Thursday, January 8, 2009

Day 4: Village of Armenia

We started the day with Beth getting sick. Audry volunteered to go back to our resort keep an eye on Beth. We had to stop an wait while some of the staff took them back to where we were staying. Meanwhile, it gave the rest of us a chance to run to the local pharmacia to get some medications for the day. We were looking at getting some antibiotics, anti-anxiety, and other medications for the day. I asked the woman, "oh, but we need a prescription for those, right?" She said, "No, I see you are in the medical field, I make exception." Can you imagine walking into Walgreens wearing scrubs an a stethascope needing some prescriptions and just having the pharmacist say, "okay, that's fine your in scrubs?"... not in America! Still having some time to blow, PZ and I did the real "Jitterbug" in the pharmacy parking lot. It was a hoot!

We arrived a bit late into the village of Armenia. Our slow start was no indication of the type of busy day we would have to come. By the end of the day we had seen about 100 patients amid the 90 degree weather and we were down two of our nurses. The types of cases we were getting were pretty intense as well: several cases of hoof and mouth disease, a little boy with pneumonia, chicken pox, a man with a nystigmus, fungus infections, a man who goes temporarily blind after he reads for about 3 minutes, colds, flus, rotten teeth, and a woman we suspect may have been having a heart attack.

Cute story, the woman who's child had chicken pox was concerned because her chickens because some of them were dying. It just goes to show there is still a lot of education many of these villagers need when it comes to their health.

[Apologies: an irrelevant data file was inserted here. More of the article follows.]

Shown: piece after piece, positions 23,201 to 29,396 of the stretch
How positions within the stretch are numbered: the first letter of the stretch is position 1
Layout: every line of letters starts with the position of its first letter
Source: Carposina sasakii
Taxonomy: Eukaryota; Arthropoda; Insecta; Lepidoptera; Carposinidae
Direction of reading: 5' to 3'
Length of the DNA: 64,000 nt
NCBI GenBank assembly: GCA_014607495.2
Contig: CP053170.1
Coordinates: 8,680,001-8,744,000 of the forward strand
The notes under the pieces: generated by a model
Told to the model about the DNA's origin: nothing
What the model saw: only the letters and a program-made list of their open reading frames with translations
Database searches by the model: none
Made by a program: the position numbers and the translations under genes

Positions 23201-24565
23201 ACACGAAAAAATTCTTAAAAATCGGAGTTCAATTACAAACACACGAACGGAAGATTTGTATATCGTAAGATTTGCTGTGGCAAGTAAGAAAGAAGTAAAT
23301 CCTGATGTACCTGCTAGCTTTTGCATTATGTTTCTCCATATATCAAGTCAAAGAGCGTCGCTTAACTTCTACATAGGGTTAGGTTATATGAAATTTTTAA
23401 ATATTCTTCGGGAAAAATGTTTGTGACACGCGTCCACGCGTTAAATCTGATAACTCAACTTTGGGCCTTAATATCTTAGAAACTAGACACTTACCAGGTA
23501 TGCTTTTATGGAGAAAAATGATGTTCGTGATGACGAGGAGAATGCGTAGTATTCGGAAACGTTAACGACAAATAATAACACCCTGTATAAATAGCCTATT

My highlight of the day included listening to a man's heartbeat. I put on my stethascope, laid it on his chest, an as I listened to the beating of his heart, the sounds of the jungle... baboon in the distance, the laughter of children on the playground, and general buzz reverberating through the walls of our small little clinic all blended together for the perfect symphony... lub... dub... lub... dub steadily setting the pace. I smiled knowing we were making a difference and that we were doing it in perfect harmony.

Staying so busy, none of us barely had time to even go to the bathroom. However, when I finally surrendered to the primitive toilet, I picked the nastiest one. I could have used the teachers stall, but I opted to use the one where the kids go. I want this experience to be raw and organic. My bathroom experience was both :-) By the way, none of the bathrooms there have toilet paper, so you have to find things to improvise. On my walk back to our clinic, I picked up a glass bottle of sprite that was incredibly quenching. Glass bottles are pretty common for all the soft drinks around here. Side note: Apparently, Pepsi had tried to move in on the CocaCola monopoly around here and after they had their first batch of soda prepared, someone came in and smashed all of their bottles so they had no where to put it- they pulled out. Interesting, huh?